## Phase-Amplitude Coupling¶

```
YouTubeVideo('JjOcJy4dVzE')
```

To assess whether different frequency rhythms interact in the LFP recording, we implement a measure to calculate the CFC. The idea of CFC analysis, in our case, is to determine whether a relation exists between the phase of a low-frequency signal and the envelope or amplitude of a high-frequency signal. In general, computing CFC involves three steps. Each step contains important questions and encompasses entire fields of study. Our goal in this section is to move quickly forward and produce a procedure we can employ, investigate, and criticize. Continued study of CFC - and the associated nuances of each step - is an active area of ongoing research.

### CFC Analysis Steps¶

Filter the data into high- and low-frequency bands.

Extract the amplitude and phase from the filtered signals.

Determine if the phase and amplitude are related.

### Step 1. Filter the Data into High- and Low-Frequency Bands.¶

```
YouTubeVideo('WL_nFRBHqLU')
```

The first step in the CFC analysis is to filter the data into two frequency bands of interest. The choice is not arbitrary: the separate frequency bands are motivated by initial spectral analysis of the LFP data. In this case, we choose the low-frequency band as 5–7 Hz, consistent with the largest peak in the spectrum, and the high-frequency band as 80–120 Hz, consistent with the second-largest broadband peak. To consider alternative frequency bands, the same analysis steps would apply.

There are many options to perform the filtering. To do so requires us to design a filter that ideally extracts the frequency bands of interest without distorting the results. Here, we apply a finite impulse response (FIR) filter. We start by extracting the **low-frequency** band:

```
from scipy import signal
Wn = [5,7]; # Set the passband [5-7] Hz,
n = 100; # ... and filter order,
# ... build the bandpass filter,
b = signal.firwin(n, Wn, nyq=fNQ, pass_zero=False, window='hamming');
Vlo = signal.filtfilt(b, 1, LFP); # ... and apply it to the data.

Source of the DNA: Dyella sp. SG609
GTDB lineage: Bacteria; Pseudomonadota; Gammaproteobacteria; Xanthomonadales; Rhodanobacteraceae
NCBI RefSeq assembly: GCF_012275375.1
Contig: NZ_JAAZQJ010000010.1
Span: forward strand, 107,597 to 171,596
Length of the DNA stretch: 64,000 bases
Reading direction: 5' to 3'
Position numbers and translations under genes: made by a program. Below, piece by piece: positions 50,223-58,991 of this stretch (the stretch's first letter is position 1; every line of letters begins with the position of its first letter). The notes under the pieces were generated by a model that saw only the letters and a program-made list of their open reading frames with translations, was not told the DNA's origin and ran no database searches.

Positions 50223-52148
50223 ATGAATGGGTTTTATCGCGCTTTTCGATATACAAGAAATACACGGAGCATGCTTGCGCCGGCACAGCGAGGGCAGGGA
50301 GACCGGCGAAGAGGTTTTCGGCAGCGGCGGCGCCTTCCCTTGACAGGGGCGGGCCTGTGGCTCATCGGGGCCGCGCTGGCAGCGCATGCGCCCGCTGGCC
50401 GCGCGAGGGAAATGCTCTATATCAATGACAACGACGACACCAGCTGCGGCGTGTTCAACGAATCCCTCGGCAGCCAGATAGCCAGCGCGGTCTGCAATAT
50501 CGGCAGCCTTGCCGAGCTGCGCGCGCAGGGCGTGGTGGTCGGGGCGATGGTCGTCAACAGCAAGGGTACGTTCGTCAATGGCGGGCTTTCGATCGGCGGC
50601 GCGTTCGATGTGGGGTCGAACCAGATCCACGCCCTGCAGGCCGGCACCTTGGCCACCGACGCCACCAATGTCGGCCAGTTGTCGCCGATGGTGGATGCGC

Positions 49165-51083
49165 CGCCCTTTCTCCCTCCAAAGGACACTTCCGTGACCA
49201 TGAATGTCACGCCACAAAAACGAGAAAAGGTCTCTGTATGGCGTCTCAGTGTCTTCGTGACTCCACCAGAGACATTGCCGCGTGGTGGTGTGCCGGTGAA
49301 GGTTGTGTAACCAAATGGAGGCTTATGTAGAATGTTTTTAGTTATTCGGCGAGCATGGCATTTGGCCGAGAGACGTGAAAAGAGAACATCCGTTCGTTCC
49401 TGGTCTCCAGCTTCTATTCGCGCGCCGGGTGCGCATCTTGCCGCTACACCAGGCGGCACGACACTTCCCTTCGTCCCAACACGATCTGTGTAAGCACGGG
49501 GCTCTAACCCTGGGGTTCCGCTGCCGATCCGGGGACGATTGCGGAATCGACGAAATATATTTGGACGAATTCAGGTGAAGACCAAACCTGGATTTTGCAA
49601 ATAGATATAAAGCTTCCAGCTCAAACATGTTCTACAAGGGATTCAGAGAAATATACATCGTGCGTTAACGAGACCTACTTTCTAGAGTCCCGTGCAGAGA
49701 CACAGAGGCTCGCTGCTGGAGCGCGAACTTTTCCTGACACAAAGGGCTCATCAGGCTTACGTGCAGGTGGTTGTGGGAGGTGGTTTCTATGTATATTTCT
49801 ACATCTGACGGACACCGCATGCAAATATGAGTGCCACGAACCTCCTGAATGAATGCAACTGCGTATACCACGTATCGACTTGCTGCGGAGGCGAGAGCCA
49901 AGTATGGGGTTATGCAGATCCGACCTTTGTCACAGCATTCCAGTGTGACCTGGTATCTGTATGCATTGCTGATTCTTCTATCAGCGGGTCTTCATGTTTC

```

Next, we extract the **high-frequency** band:

```
Wn = [80, 120]; # Set the passband [80-120] Hz,
n = 100; # ... and filter order,
# ... build the bandpass filter,
b = signal.firwin(n, Wn, nyq=fNQ, pass_zero=False, window='hamming');
Vhi = signal.filtfilt(b, 1, LFP); # ... and apply it to the data.
```

For each frequency band, we specify a frequency interval of interest by defining the low- and high-cutoff frequencies in the variable `Wn`

. In this way, we specify the passband of the filter. We then set the filter order (`n`

) and design the filter using the Python function `signal.firwin`

from the SciPy package. Finally, we apply the filter using the Python function `signal.filtfilt`

, which performs zero-phase filtering by applying the filter in both the forward and reverse directions. We note that, in this case, the filtering procedure is nearly the same in both frequency bands; the only change is the specification of the frequency interval of interest.

To understand the impact of this filtering operation on the LFP, let’s plot the results. More specifically, let’s plot the original signal, and the signal filtered in the low- and high-frequency bands, for an example 2 s interval of time:

```
figure(figsize=(14, 4)) # Create a figure with a specific size.
plot(t, LFP) # Plot the original data vs time.
plot(t, Vlo) # Plot the low-frequency filtered data vs time.
plot(t, Vhi) # Plot the high-frequency filtered data vs time.
xlabel('Time [s]')
xlim([24, 26]); # Choose a 2 s interval to examine
ylim([-2, 2]);
legend(['LFP', 'Vlo', 'Vhi']); # Add a legend.
```

/anaconda3/envs/csn/lib/python3.7/site-packages/IPython/core/pylabtools.py:132: UserWarning: Creating legend with loc="best" can be slow with large amounts of data. fig.canvas.print_figure(bytes_io, **kw)

As expected, the low-frequency band (orange) captures the large-amplitude rhythm dominating the LFP signal, while the higher-frequency band (green) isolates the brief bursts of faster activity.